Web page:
1. If you don’t use an English website, all of the document, nearly all communication, and contracts will be in Japanese. If you don’t speak technical Japanese well enough, you will need a Japanese friend or translator to help you. Don’t be afraid to ask for help.
For a step-by-step guide to renting an apartment in Japan, click here. Or look at this other guide, from a different foreigner.
Basically, I recommend using any of the English websites I mentioned in that other post. It’s not worth it trying to work in Japanese; there is no guarantee you will even get a cheaper price.
2. You need to find a realtor; Apartments in Japan only rent through a realtor. It is impossible to “skip a step” and directly contact the landlord. They won’t do it. There might be exceptions for this rule, but in the 2 months that I did apartment hunting, I had yet to find a loop-hole.
Thankfully, there are large directories online that list realtor companies – specializing on specific areas.
- Real Estate Japan (in English)
- UR Rental (No realtor or agency fees) (in English)
- Under 50,000 yen Apartments (all apartments under 50,000 yen – about $500) (in Japanese)
- Tokyo Apartments (can rent furnished and unfurnished apartments) (in English)
- Tokyo City Apartments (in English)
- Cheap Apartments in Tokyo (in English, great reviews)
- Tokyo Craigslist (always has interesting ideas) (in English)
- Roomorama (in English)
3. You will probably need a Japanese national to co-sign with you. Some apartments, especially the ones close to or affiliated with International universities in Japan (or have high concentration of foreigners) will make an exception – but those apartments are few and in between. They also tend to cost a little bit more.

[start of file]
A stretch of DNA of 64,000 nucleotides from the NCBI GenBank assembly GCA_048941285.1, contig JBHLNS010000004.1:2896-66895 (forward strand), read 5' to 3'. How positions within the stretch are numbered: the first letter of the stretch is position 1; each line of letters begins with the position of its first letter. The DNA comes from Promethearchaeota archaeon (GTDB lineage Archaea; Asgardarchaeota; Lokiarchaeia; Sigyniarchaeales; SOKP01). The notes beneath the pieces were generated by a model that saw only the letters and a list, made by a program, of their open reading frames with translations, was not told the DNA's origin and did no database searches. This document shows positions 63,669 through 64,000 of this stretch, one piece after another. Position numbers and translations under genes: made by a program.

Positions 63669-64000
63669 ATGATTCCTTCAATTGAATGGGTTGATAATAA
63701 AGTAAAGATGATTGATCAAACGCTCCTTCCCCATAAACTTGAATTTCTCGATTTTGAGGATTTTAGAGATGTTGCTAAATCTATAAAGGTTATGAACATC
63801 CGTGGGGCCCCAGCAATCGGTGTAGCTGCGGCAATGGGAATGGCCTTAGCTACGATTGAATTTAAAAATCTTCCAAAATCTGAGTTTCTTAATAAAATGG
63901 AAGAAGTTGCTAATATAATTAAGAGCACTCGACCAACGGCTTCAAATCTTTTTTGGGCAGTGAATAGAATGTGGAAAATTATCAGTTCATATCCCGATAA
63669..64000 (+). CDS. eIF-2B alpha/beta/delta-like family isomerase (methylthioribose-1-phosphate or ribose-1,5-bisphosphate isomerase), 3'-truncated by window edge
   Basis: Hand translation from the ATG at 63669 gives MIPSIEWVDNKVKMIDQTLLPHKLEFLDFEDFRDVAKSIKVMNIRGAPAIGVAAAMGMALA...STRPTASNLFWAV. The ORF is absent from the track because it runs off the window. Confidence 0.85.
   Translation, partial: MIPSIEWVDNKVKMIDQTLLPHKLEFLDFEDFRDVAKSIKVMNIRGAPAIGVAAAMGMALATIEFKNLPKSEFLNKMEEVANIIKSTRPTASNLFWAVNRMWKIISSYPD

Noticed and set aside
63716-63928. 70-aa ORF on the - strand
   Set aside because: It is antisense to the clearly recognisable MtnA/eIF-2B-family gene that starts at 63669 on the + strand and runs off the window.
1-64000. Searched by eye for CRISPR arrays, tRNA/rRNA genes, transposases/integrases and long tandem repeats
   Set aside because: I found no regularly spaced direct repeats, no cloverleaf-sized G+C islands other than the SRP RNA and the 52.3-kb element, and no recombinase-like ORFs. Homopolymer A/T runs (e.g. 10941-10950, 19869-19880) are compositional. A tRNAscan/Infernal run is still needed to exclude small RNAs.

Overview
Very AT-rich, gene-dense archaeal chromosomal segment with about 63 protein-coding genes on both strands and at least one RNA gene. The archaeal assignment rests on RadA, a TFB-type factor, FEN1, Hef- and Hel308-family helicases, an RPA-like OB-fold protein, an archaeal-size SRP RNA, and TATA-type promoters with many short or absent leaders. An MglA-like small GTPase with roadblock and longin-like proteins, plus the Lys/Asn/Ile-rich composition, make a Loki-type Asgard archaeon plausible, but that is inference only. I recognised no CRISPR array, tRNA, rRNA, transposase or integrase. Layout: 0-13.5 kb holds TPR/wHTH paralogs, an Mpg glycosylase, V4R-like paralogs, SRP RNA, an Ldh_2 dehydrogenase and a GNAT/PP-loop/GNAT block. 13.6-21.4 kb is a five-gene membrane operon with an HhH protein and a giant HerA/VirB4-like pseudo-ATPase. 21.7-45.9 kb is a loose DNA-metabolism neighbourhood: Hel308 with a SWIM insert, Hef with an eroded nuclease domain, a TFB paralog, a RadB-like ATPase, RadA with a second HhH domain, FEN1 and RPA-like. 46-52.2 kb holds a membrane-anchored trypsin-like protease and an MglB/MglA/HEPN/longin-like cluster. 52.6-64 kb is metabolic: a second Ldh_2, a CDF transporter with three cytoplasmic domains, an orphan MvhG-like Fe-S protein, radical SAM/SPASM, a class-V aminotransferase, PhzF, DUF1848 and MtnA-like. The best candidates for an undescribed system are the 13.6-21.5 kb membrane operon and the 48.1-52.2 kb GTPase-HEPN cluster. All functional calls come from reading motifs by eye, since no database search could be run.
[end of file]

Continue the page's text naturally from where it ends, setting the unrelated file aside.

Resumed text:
They do this for three reasons:
A. Foreigners are wild cards. Some are wonderful tenants, but some are loud, break things, don’t understand the complicated trash schedule, or cause problems for the other tenants. A bad foreigner can inadvertently pressure other residents to move.
B. If you have a Japanese friend who is willing to co-sign with you, you’re probably not a bad person or tenant. If you were, your Japanese friend wouldn’t want to co-sign with you.
C. This proves you have a Japanese friend who is willing to help you – so that when the breaker magically flicks off while you’re making popcorn at 3am, you’re going to call your friend in tears, not the landlord.
I’m not saying this is fair, I’m only saying I understand why landlords operate like this. I’ve met a surprisingly high percentage of foreigners that are really awful tenants.
If you don’t have a guarantor, you can pay an different company about 10,000 yen (sometimes more) for a one-time signing fee (so they will act as your guarantor), as well as a yearly fee to keep the status. Most English sites understand you won’t have a guarantor if you are new to Japan – so they will only show you the apartments that do not require someone to co-sign.
4. If you don’t have a Japanese friend who can co-sign the lease with you, they might charge a higher monthly rent (to compensate) or flat out refuse to rent to you. In fact, even if you do have a Japanese national who will co-sign with you, some apartments still won’t rent to foreigners.
One of the first things my realtor asked was “are you foreign?” and “do you have a Japanese national to co-sign with you?” She only looked for apartment complexes that either currently or recently had foreign tenants that were not evicted. She was very nice about it.